Depression: Major Depression & Unipolar Varieties
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Medications for Major Depression

Rashmi Nemade, Ph.D., Natalie Staats Reiss, Ph.D., and Mark Dombeck, Ph.D.

The first medication used to treat depression was "discovered" while researchers were studying another medical disorder. Iproniazid was originally developed as a treatment for tuberculosis in the 1950's. Once it became clear that antidepressant medications were possible, medical science focused attention towards researching and developing depression-specific medications (as well as many other medications useful for treating mental illness)

Modern antidepressant medications are thought to have their effect based on their ability to alter the balance of neurochemicals and neurochemical receptors at the synapse level within the brain. Selective serotonin reuptake inhibitors (SSRIs) and their newer antidepressant cousins, the serotonin norepinephrine reuptake inhibitors (SNRIs), are today considered first choice medication treatment for the treatment of Major Depression. Other medications, including the older tricyclic antidepressants (TCAs) and monoamine oxidase inhibitors (MAOIs) are used as second-line choices.

Antidepressants are medications and like all medications, they should be used only as prescribed by a physician. Medications can be dangerous and even lethal when taken in a haphazard manner. For example, specific antidepressants are considered unsafe for pregnant or nursing women. You should only obtain medication from a reputable drugstore and only as indicated on a prescription notice from your doctor. Any concerns about the safety of particular medications should be discussed with your doctor.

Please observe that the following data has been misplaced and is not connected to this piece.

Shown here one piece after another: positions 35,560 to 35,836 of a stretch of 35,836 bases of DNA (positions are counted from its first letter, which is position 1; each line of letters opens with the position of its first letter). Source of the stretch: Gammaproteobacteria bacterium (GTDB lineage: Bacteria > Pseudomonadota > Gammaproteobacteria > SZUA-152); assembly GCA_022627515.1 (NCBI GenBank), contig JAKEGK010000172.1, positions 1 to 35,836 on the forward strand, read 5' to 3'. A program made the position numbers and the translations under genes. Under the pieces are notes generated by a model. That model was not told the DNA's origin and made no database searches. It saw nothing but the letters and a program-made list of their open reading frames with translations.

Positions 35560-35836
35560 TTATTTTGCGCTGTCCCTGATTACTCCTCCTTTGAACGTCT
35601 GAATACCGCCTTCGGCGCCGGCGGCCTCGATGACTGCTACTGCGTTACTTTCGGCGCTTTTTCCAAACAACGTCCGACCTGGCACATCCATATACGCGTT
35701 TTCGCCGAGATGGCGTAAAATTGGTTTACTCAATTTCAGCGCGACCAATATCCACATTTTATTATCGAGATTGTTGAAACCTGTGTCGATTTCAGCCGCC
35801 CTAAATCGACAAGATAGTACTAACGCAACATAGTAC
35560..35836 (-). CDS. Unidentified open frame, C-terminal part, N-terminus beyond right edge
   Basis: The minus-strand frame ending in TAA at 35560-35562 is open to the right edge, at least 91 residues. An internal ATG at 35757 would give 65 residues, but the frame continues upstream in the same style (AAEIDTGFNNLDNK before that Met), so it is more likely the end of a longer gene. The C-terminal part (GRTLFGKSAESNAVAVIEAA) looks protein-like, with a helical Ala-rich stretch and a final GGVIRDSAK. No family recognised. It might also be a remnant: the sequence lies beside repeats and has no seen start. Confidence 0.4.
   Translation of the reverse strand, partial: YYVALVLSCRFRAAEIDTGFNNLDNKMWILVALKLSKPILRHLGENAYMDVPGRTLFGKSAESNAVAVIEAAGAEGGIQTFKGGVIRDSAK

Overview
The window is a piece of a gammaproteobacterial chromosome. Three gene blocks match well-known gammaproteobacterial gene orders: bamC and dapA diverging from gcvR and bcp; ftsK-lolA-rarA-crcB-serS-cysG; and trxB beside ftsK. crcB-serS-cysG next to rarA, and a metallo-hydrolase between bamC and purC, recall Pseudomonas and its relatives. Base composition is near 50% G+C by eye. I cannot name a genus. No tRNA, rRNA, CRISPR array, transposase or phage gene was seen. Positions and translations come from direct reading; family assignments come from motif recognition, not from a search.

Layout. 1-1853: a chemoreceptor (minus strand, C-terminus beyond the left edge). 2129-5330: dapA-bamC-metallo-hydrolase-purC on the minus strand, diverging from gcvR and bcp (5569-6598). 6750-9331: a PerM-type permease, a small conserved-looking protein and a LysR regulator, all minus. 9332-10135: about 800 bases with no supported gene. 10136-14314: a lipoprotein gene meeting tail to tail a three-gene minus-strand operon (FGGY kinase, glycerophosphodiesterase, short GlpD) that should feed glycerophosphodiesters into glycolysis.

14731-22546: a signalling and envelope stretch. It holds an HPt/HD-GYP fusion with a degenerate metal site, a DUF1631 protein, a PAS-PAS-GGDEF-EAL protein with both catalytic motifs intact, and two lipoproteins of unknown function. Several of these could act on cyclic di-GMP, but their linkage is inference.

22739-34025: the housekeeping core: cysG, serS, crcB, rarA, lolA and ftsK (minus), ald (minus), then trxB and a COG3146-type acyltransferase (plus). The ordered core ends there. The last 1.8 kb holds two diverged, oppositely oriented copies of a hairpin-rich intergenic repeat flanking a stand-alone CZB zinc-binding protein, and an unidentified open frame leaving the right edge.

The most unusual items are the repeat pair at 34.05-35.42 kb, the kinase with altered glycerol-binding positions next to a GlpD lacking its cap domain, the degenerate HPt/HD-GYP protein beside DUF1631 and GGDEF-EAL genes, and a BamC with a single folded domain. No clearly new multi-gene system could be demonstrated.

Even though antidepressants impact a person's levels of neurotransmitters within hours, they usually take several weeks to exert a noticeable effect on mood. This is because antidepressant drugs are thought to cause new receptors to grow within the synapses, and this growth process takes a few weeks. As a result, the effects of antidepressant medications are not instantly apparent, but may take several weeks to build up to levels that impact someone's mood. When treatment effects occur, they occur gradually. Patients often fail to notice the positive effect that the medication is having, but generally family and friends will notice. It is important to keep taking an antidepressant as prescribed for several weeks before making a decision about whether or not it is effective. Up to six weeks may be required to know if a drug will work.

You may have to try several different antidepressant medications before finding one that works well. Even within a family of similar antidepressant medications, some people do better with one than with others. Decisions about when it is time to try new medications are best made when the patient, physician, and the psychotherapist (if one is present) work together as a team. Depressed patients often discount or ignore positive changes brought about by antidepressant medication. Health care professionals can counter this tendency to ignore positive change by offering their more objective observations, while patients can contribute their own impression regarding positive effects and troubling side-effects.

Many people are concerned about having to take antidepressants for the rest of their lives. Typically, individuals begin taking antidepressants when their depression is at its worst. The medication, combined with psychotherapy, will allow most people to get to a point where they can gradually decrease or discontinue their use of antidepressants and maintain well-being by using skills learned in psychotherapy. However, for those individuals whose depression returns when they stop using medication, long-term use of antidepressants may be essential.